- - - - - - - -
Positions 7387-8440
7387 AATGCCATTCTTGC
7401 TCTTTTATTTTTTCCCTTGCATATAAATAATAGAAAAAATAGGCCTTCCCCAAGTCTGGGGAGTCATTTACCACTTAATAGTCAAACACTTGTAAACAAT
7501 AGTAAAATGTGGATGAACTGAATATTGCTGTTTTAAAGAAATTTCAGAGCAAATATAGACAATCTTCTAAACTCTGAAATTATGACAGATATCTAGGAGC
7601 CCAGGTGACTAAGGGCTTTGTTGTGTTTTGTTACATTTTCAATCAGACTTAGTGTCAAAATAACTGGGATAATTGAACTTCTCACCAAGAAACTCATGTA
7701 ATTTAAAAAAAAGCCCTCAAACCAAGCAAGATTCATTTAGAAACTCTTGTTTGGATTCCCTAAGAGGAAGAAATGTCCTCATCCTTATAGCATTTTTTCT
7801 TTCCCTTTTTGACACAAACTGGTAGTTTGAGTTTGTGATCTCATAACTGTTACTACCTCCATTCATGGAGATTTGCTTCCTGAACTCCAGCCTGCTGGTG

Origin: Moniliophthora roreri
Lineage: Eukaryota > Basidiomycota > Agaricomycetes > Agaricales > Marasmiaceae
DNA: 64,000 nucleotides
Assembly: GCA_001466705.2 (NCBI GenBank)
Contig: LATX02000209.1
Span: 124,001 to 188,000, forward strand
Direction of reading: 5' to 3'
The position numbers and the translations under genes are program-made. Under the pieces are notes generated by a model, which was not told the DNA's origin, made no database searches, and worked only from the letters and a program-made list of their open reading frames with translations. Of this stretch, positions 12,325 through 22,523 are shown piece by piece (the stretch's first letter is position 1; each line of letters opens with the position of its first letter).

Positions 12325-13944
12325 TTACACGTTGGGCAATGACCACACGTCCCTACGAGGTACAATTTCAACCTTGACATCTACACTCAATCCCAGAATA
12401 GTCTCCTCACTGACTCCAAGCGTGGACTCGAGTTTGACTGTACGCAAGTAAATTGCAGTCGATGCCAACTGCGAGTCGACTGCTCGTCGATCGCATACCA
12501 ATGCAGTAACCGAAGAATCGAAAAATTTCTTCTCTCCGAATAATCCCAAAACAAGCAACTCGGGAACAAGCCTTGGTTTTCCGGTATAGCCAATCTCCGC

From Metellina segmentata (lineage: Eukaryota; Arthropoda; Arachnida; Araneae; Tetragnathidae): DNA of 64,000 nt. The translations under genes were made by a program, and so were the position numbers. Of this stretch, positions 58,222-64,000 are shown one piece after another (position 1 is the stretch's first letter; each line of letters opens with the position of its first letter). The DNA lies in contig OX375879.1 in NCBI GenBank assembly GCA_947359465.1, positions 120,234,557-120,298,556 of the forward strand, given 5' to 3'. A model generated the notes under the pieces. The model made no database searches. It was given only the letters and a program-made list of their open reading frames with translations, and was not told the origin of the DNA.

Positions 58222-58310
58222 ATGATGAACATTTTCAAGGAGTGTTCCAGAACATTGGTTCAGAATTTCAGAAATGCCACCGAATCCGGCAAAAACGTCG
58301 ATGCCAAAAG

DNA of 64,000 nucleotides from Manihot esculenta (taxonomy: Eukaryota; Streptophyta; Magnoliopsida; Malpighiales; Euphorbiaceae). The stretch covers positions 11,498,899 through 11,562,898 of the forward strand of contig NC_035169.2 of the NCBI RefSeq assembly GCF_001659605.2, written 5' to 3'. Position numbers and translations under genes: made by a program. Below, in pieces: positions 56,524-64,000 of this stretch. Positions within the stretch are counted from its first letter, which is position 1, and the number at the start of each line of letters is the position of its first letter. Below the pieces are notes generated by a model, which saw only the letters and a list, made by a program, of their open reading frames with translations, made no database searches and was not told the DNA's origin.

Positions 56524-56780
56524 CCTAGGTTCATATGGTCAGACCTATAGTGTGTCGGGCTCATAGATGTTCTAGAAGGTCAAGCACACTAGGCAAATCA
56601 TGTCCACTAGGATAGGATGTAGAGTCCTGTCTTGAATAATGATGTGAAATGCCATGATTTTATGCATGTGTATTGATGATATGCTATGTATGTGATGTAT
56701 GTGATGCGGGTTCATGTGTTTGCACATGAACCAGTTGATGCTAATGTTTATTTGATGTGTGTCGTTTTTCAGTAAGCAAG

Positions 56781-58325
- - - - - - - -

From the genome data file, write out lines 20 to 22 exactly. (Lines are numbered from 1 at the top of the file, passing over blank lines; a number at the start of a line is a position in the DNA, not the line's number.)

From Metellina segmentata (lineage: Eukaryota; Arthropoda; Arachnida; Araneae; Tetragnathidae): DNA of 64,000 nt. The translations under genes were made by a program, and so were the position numbers. Of this stretch, positions 58,222-64,000 are shown one piece after another (position 1 is the stretch's first letter; each line of letters opens with the position of its first letter). The DNA lies in contig OX375879.1 in NCBI GenBank assembly GCA_947359465.1, positions 120,234,557-120,298,556 of the forward strand, given 5' to 3'. A model generated the notes under the pieces. The model made no database searches. It was given only the letters and a program-made list of their open reading frames with translations, and was not told the origin of the DNA.

Positions 58222-58310
58222 ATGATGAACATTTTCAAGGAGTGTTCCAGAACATTGGTTCAGAATTTCAGAAATGCCACCGAATCCGGCAAAAACGTCG